David Turlington will explain his thesis for peace on this page. If you would like to participate in the discussion on how to make the world a peaceful place, please do not hesitate to contact David.
The world is increasingly becoming interdependent, yet many nations are still somehow caught in the middle of war and conflict. There’s the refugee crisis in Europe which has stirred xenophobia; the continued unlawful killings of people of color here and in other countries, and many more news stories that spew nothing but destructive energies of fear and hate.
One might ask: what can possibly happen once we pass the tipping point? Are we headed towards WWIII? This is a tough question to ask, but it is nevertheless important if we want to measure how far along we are in achieving progress.
If war and peace were at opposite ends of one another, then the world would probably be somewhere right in the middle, deadlocked in the center; a frustrating impasse that is adversely impacting millions. This cannot go on, lest we invite war to come over in our homes, join us for supper, and put our children to sleep, in which case we are absolutely horrified of the real possibility that they might never wake up.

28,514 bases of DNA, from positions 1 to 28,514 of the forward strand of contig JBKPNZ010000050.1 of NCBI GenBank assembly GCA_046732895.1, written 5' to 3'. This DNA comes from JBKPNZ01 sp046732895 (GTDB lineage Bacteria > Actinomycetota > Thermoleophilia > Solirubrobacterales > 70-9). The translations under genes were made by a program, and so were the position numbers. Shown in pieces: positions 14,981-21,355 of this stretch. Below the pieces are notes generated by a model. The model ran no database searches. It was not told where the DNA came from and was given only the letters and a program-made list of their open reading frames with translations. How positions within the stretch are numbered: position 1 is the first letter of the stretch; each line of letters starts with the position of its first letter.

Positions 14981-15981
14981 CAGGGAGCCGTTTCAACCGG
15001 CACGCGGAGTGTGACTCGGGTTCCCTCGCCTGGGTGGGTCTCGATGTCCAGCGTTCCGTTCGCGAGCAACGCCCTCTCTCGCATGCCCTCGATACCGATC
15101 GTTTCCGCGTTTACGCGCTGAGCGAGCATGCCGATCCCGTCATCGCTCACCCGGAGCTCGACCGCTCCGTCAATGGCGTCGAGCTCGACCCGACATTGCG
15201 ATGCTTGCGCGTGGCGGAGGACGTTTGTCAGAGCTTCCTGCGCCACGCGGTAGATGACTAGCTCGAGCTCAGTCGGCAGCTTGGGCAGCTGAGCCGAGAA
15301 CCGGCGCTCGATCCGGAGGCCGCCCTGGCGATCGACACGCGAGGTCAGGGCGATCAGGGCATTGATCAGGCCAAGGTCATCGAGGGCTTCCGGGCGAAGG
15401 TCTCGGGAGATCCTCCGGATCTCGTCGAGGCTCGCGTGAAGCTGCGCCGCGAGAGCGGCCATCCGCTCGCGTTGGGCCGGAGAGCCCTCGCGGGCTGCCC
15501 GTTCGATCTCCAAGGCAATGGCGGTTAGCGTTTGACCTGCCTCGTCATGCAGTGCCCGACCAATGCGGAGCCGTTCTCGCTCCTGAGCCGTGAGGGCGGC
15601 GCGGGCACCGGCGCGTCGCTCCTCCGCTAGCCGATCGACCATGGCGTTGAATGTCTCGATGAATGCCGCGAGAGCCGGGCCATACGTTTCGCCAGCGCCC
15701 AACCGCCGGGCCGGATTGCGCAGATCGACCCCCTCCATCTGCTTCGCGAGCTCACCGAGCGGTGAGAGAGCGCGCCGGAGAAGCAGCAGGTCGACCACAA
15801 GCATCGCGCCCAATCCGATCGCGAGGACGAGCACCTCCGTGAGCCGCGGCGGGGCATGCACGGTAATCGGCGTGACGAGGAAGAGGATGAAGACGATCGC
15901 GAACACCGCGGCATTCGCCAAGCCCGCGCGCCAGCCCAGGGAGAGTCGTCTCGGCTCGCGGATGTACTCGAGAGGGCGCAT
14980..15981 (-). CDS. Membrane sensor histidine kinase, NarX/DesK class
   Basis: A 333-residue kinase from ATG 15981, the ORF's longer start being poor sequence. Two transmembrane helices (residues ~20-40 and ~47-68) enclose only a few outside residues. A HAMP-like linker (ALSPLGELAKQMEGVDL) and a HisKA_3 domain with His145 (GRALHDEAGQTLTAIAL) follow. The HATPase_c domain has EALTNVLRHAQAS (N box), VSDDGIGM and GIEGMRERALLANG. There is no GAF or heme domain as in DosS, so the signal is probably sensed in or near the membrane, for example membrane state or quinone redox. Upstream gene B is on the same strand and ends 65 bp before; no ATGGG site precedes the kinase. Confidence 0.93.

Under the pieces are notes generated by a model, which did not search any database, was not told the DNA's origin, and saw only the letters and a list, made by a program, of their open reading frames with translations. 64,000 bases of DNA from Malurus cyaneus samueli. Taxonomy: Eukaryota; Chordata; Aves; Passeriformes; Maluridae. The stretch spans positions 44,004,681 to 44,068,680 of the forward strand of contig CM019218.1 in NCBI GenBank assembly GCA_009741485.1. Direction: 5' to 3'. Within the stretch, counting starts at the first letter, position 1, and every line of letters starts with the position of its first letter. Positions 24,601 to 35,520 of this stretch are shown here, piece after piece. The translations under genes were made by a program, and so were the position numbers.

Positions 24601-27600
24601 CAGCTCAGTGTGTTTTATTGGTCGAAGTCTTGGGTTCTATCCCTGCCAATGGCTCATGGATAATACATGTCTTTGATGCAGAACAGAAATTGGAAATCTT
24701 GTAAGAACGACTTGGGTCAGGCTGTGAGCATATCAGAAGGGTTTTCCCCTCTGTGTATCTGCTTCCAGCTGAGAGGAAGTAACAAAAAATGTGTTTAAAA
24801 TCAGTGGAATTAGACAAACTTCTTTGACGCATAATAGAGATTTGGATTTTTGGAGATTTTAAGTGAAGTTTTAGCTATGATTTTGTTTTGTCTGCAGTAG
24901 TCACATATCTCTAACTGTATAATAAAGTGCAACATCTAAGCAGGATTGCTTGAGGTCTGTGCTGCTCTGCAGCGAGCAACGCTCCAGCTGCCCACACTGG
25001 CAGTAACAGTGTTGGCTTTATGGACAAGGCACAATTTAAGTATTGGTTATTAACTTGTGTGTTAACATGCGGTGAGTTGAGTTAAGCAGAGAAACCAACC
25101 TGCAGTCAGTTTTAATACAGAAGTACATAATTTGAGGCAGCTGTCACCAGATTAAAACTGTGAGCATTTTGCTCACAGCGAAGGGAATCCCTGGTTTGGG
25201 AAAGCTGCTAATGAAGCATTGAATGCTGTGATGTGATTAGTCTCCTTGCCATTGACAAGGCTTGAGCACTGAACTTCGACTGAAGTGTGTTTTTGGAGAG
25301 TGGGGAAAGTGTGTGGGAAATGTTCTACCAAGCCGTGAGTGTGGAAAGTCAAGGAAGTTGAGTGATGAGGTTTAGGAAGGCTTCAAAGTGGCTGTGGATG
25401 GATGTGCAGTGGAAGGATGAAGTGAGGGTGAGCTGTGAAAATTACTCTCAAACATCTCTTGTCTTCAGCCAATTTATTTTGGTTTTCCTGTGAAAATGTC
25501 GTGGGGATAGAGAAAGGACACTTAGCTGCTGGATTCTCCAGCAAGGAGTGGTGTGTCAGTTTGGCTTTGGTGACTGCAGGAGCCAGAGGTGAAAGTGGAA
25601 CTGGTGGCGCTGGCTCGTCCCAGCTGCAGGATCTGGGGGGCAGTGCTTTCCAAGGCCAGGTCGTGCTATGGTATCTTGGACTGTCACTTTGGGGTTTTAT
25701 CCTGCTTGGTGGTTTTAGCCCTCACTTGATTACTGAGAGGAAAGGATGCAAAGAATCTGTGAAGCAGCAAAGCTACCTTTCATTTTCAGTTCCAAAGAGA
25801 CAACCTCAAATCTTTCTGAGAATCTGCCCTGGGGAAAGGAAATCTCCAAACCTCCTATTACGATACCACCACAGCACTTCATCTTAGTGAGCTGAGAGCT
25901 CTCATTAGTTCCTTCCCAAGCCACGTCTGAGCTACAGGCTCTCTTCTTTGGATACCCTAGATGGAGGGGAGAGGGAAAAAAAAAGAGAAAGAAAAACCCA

Thinking of solutions that will resolve these decades-old problems doesn’t happen overnight, but this does not mean there cannot be anything done to start healing wounds. This brings me to my thesis to advocate for peace by way of education about other people’s cultures.
One of the best ways to go about this learning of others’ realities is through travel. With travel, one is pulled out of his or her comfort zone and plunged into the unknown and unfamiliar. But instead of feeling fear, he or she will be surprised to find that there may not actually be anything to fear after all, only its opposite.
What do you think of the peace thesis of David Turlington? He’d love to hear from his readers.